Bah humbug I say to all of it. Rubbish!!! (Rubbish is my new favorite word…its high end and sort of foreign….say it a few times, you will like it).
The 4 characteristics I see that have maybe taken me further than anything (and the traits I see in great leaders) violate all of this. In fact, no…it doesn’t violate it…that’s too mild. Its 180 degrees opposite of what we are being told.
Is this correct? Yes it is….here they are:
1. Energy – Nothing is more important than people that bring energy and enthusiasm to your workplace. This single thing has probably taken me farther than any other intangible………..so in school I was told to “sit still” and that I was “too rambunctious”. Being rambunctious is really working for me as an adult.
2. Demanding – Leaders that demand a lot out of people will typically lead to not only getting more out of people but also helps those people grow to new heights. I have been told I am very demanding. I have also been thanked by many people later in life when I see them at the Dairy Queen that “you pushed me really hard and I didn’t always understand it, but thanks because you made me better”. In school I was told “you need to get along better and be nicer”. I was always demanding. My mom used to tell the kids on my block that “If David is picking on you that means he likes you”. She was my main defense attorney. Always had my back.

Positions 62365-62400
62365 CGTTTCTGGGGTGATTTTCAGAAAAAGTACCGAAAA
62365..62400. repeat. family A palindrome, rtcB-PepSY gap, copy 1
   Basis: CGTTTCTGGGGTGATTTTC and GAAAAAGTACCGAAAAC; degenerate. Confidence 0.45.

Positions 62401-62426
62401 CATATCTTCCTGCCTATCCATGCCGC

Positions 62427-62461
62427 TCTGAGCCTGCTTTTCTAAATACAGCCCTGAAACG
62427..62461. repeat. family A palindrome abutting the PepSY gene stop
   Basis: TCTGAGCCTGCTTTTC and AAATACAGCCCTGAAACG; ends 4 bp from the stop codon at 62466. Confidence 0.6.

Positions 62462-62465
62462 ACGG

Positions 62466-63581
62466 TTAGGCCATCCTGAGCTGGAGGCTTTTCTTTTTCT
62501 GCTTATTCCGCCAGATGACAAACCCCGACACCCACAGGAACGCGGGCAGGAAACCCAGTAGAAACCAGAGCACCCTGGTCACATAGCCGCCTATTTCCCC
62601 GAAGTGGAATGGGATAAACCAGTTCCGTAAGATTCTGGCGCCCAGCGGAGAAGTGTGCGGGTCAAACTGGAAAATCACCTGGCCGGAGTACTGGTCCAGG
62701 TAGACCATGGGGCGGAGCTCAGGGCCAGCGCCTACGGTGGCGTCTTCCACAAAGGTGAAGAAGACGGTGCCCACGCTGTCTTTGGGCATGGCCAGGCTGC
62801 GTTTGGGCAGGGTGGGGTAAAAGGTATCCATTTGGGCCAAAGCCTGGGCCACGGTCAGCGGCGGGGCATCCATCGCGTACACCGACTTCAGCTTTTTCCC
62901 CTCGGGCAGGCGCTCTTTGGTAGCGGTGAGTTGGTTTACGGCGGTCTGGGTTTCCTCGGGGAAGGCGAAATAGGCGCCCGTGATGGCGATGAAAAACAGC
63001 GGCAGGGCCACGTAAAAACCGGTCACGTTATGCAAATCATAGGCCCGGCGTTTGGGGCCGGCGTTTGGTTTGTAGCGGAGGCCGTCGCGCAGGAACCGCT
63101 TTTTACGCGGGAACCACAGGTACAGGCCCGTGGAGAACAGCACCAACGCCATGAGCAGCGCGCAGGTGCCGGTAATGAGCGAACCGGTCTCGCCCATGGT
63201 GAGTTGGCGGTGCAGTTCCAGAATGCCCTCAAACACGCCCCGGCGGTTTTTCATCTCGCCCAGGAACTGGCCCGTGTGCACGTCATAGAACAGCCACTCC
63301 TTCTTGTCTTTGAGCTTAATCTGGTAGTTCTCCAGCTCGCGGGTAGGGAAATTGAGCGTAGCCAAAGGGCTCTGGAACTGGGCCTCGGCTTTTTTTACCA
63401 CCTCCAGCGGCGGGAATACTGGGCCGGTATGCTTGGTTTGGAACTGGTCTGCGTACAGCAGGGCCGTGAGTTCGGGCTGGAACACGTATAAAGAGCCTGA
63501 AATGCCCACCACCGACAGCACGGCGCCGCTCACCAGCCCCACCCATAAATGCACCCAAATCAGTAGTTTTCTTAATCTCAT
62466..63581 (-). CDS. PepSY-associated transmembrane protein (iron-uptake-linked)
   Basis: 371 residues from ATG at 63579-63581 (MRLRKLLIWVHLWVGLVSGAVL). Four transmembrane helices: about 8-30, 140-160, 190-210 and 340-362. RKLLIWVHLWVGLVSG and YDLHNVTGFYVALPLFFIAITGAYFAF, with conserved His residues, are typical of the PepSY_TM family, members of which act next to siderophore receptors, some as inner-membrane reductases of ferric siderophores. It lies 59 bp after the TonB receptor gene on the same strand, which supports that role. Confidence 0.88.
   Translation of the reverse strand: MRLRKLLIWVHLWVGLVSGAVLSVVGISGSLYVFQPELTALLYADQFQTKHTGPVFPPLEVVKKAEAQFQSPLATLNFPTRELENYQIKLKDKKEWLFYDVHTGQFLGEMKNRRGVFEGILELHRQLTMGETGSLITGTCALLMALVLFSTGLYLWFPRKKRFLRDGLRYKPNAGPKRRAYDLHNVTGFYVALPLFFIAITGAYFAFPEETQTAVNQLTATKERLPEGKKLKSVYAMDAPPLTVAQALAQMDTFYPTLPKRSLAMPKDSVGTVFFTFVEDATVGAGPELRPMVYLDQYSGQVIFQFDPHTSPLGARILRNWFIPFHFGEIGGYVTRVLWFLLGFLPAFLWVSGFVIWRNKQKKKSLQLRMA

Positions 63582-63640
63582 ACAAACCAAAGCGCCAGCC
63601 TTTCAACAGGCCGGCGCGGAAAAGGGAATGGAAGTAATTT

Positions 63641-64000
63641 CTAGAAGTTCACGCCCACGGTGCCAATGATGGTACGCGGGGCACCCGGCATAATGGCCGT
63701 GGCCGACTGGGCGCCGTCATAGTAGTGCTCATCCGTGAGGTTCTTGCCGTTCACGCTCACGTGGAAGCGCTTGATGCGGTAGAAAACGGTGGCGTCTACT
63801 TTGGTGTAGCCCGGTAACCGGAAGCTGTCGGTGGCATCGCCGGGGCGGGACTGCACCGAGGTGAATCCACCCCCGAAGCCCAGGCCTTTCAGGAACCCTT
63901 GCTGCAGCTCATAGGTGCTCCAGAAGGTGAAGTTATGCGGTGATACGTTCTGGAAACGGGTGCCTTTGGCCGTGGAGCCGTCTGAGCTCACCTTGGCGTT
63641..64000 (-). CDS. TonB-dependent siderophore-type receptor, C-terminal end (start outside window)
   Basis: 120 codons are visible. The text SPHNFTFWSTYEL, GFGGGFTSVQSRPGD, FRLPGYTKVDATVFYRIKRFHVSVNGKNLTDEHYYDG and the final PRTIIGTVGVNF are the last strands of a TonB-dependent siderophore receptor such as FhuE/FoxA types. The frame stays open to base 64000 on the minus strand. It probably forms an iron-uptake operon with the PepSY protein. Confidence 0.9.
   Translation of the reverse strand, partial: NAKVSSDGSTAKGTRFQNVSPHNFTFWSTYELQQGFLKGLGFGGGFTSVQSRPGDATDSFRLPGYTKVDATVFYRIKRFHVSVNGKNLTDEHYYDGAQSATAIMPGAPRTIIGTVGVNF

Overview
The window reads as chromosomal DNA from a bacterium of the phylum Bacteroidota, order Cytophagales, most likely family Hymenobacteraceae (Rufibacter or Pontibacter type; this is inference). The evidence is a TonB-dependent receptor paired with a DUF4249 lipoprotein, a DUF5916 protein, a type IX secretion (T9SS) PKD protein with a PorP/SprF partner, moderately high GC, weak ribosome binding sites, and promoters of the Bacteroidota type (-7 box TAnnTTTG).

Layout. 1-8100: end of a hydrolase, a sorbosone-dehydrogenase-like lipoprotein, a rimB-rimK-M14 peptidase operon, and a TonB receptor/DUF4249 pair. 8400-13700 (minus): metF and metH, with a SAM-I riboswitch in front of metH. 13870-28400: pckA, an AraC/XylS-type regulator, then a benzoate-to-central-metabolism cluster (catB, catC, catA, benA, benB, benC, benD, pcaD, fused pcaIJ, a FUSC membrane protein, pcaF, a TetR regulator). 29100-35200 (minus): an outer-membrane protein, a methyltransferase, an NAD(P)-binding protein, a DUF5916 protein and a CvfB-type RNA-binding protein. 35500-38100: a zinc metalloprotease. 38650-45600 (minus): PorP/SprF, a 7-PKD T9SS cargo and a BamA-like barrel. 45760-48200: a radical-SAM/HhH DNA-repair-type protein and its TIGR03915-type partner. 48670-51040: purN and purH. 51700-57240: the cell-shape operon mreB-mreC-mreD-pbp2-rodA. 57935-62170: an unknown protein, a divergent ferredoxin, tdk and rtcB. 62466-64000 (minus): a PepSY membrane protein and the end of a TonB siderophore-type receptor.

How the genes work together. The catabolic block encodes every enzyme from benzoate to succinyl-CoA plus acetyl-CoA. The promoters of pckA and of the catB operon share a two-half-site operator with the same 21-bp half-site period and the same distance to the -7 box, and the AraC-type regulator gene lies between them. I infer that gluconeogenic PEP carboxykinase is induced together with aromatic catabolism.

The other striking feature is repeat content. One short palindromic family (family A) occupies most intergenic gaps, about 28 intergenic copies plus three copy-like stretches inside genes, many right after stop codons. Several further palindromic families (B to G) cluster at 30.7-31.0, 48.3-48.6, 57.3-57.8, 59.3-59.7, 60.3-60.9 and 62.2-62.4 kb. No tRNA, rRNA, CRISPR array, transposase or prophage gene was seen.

3. Impatient for results – I’m not sure there is any great leader I have ever been around that wasn’t wondering “why isn’t that done 5 minutes ago!?” I don’t know a whole lot of great leaders that don’t drive and push the organization on timelines and shortening how long things take. As a kid I was often reminded to “have patience” and “just chill out”. Fuck that. I want what I want now. Works pretty well from where I observe things.
4. Curiosity – Kids always ask “why” and it gets annoying. I say we should encourage this type of thinking. Faulty thinking is to tell a kid “because I said so”. That is a deflating way to respond and discourages curiosity. In business and as an adult, always challenge (in a good, productive way) and ask the why behind things. Chances are, you’ll get a bad answer and make it better…or get a good answer and learn something.
These four are pretty powerful, don’t you think?
In my experience, some of the things we are teaching young people are the complete opposite of what will make them successful. Why are we doing that?
Isn’t it odd/coincidental that some of these “undesirable traits” are the ones that lead to the most success? Have we not learned this yet?
Think about this the next time you are influencing others. You owe people to tell them YOUR thoughts, not what somebody told you 25 years ago. You’ll be surprised by what you say on “auto-pilot”.